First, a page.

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HIStalk Interviews Rachel Marano, Managing Partner, Pivot Point Consulting

October 24, 2018 Interviews No Comments

Rachel Marano is managing partner and co-founder of Pivot Point Consulting of Brentwood, TN.

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Tell me about yourself and the company.

I’ve spent my entire career in healthcare IT, almost 18 years. I’m a computer science graduate. I started my first job at Cerner, where I learned the healthcare IT industry through the Cerner consulting concept. I eventually moved into the hospital side, going to work for Advocate Health Care to get off the road. I did a good bit of implementation and then worked my way into the Epic space and became a certified consultant for a variety of consulting companies. I did everything from build to project management at the project director level.

I launched Pivot Point Consulting in April 2011 with the intent of continuing in the healthcare IT industry, but as a consulting group and a vendor. I’ve seen multiple angles of the industry — software development, the hospital side, the consulting side, and now as an entrepreneur in the healthcare IT space.

What are the most important things you learned from working with Cerner and Epic and their products?

Their products are achieving the same goal, but have different ways of getting there. Both have strong implementation methodologies. Obviously their philosophies and corporate cultures are different. Cerner’s support model is different from Epic’s. Pivot Point Consulting serves both markets.

I’ve worked on both sides and have seen the advantages of both systems, the integration, and how they play in the industry. My roots are Cerner and I spent a good part of my career in Epic, so I think they are equally important in this industry. They create tremendous value for organizations. Many of our consultants have found themselves in both worlds over the years.

Cerner has made a lot of advances in their interoperability and in the international market, which has given them many additional clients. Epic continues to grow domestically and internationally. Epic has a unique way of managing the implementations — giving feedback, doing progress reporting, and ensuring success in install, implementation, and outcomes — which is different from how Cerner manages its clients. They are different animals, with both achieving the same end goal but with different paths to get there. We’ve seen tremendous success with our clients on both products.

How has hospital and health system consolidation affected the consulting business?

It’s certainly a different landscape when there is a lot of merger and acquisition activity. But by definition, that creates opportunity for migration, implementation, and optimization in consolidating older systems to one standard system. It has created a lot of strategy, advisory, and assessment-level work for us and in the entire industry. We’ve done quite a bit of M&A work in the last few years in helping with pre-planning, organizational IT strategic planning, and infrastructure planning for M&A.

We’re doing a large M&A strategy session right now with an organization in downstate Illinois. They didn’t know how to approach the amount of M&A they will be going after in the next 10 years and how that would affect them operationally, strategically, and financially. We put together roadmaps.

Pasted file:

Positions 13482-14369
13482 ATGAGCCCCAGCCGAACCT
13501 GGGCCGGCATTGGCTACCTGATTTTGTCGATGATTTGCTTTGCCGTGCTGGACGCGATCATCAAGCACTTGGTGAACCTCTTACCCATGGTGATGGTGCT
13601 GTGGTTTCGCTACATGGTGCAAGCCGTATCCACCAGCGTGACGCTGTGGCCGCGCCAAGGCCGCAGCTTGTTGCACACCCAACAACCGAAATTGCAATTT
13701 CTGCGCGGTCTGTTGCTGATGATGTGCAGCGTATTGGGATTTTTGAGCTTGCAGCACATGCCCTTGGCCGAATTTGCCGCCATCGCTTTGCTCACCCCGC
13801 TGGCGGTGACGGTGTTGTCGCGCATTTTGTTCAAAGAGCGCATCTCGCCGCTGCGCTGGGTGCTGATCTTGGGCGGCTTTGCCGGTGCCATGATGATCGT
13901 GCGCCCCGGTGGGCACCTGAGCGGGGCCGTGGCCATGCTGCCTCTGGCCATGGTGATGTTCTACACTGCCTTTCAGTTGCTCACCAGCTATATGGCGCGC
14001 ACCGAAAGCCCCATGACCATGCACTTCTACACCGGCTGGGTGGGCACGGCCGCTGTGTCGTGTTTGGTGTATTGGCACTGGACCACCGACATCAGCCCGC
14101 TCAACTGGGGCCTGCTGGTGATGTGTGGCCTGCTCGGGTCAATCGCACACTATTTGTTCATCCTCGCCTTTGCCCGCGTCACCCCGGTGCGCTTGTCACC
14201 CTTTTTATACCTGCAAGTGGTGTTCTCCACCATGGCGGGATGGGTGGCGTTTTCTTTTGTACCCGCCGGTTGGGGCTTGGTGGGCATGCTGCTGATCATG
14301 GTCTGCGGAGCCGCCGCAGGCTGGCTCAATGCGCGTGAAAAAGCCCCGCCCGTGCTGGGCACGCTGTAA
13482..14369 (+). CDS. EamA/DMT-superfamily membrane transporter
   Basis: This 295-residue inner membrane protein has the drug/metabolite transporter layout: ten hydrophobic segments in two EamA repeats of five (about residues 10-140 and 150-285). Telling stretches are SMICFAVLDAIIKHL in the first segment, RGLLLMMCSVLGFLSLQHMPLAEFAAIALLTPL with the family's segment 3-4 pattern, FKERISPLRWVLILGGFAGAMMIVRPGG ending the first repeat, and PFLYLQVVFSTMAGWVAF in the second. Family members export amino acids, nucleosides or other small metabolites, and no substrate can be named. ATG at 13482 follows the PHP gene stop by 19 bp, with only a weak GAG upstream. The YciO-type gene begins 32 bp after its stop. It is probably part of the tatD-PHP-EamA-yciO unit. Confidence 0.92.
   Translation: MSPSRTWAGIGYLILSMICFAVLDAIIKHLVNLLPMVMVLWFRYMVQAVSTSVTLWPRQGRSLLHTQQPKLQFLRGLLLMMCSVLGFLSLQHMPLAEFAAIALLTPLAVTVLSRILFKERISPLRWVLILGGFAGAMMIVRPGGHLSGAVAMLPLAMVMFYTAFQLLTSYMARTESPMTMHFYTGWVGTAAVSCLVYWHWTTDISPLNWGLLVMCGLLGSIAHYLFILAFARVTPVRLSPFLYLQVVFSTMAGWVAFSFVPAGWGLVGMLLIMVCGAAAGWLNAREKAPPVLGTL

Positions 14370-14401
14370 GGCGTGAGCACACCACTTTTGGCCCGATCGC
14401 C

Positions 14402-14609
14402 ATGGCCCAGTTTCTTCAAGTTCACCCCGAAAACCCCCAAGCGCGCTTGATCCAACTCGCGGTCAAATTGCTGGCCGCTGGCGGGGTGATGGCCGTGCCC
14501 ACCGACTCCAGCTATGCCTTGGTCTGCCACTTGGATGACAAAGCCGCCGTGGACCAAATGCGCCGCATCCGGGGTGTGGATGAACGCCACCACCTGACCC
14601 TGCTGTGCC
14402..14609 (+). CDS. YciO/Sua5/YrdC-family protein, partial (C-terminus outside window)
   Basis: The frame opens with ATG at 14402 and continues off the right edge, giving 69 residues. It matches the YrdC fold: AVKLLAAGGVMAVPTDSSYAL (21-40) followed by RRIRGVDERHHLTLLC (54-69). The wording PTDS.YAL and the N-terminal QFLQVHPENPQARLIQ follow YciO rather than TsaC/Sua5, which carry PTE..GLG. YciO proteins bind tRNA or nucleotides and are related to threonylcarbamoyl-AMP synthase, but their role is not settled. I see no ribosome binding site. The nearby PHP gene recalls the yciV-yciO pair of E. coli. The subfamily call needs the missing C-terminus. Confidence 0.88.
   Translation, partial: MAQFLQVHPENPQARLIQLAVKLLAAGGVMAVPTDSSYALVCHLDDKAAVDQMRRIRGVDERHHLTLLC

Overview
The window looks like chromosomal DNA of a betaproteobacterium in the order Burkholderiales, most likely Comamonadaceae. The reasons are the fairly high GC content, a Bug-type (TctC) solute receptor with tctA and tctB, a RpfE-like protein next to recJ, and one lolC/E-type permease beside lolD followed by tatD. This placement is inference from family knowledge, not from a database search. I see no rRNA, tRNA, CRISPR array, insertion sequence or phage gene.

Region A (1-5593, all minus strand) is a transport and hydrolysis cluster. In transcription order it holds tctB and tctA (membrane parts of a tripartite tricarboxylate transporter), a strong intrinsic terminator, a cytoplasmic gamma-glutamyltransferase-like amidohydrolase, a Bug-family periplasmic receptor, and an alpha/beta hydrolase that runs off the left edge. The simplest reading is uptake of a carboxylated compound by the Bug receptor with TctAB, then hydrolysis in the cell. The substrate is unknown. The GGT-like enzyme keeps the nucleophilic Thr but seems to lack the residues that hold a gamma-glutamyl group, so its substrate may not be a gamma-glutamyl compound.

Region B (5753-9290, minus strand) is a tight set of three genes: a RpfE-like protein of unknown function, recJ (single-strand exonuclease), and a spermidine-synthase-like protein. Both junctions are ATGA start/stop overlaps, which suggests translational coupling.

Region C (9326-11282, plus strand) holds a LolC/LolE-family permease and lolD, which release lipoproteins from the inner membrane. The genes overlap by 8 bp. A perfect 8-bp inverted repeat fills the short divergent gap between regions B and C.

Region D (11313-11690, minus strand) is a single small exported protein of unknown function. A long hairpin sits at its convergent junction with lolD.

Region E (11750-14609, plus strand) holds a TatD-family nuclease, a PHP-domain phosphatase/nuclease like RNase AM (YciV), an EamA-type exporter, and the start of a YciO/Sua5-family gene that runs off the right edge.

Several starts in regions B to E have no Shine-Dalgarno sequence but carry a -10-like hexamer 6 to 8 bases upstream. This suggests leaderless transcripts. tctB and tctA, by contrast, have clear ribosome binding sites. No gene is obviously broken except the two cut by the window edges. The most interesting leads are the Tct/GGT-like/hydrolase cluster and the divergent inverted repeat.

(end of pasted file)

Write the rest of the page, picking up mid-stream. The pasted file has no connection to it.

Consolidation has, from a consulting perspective, allowed us to look at the industry differently and to see the future state of where these systems will be. Many of them will be unified, integrated, and on similar platforms instead of best-of-breed. We’re going to see a lot more organizations on one platform where they can transfer data more easily.

Are large health systems in less of a hurry than before to rip and replace the systems of the hospitals they acquire in favor of the corporate standard?

One of our larger clients spent probably $200 million on Epic implementation over the years. They were bought by a much larger organization. Things are integrated between the two systems other than the Epic instances. The large organization is maintaining its existing Epic instance and the smaller organization will maintain its Epic instance. They’re both on Epic, but they are running independently by design.

The sheer cost of starting again, redefining workflow, and standardizing all these things between the two systems almost makes the juice not worth the squeeze after these organizations have spent so much money. Things are working, they’re getting the reporting that they need, they’re compliant, and their workflows and operations are efficient with those instances. It makes great sense for some organizations, less for others. Ultimately cost, resourcing, staffing, and other competing projects all come into play into that decision-making. But for some organizations, once they sign on the M&A dotted line, they’re moving forward and starting with the migration.

What projects are floating to the top of health system lists?

We’re seeing a lot of patient engagement, population health, privacy and security, optimization. A lot of managed services, outsourcing the support of these systems. More organizations are shifting energy away from EHR to ERP. The concentration is now that we have the data, what do we do with it? How are we using those measurements to improve performance, clinical outcomes, return on investment, and cash flow? It’s a much more advanced space.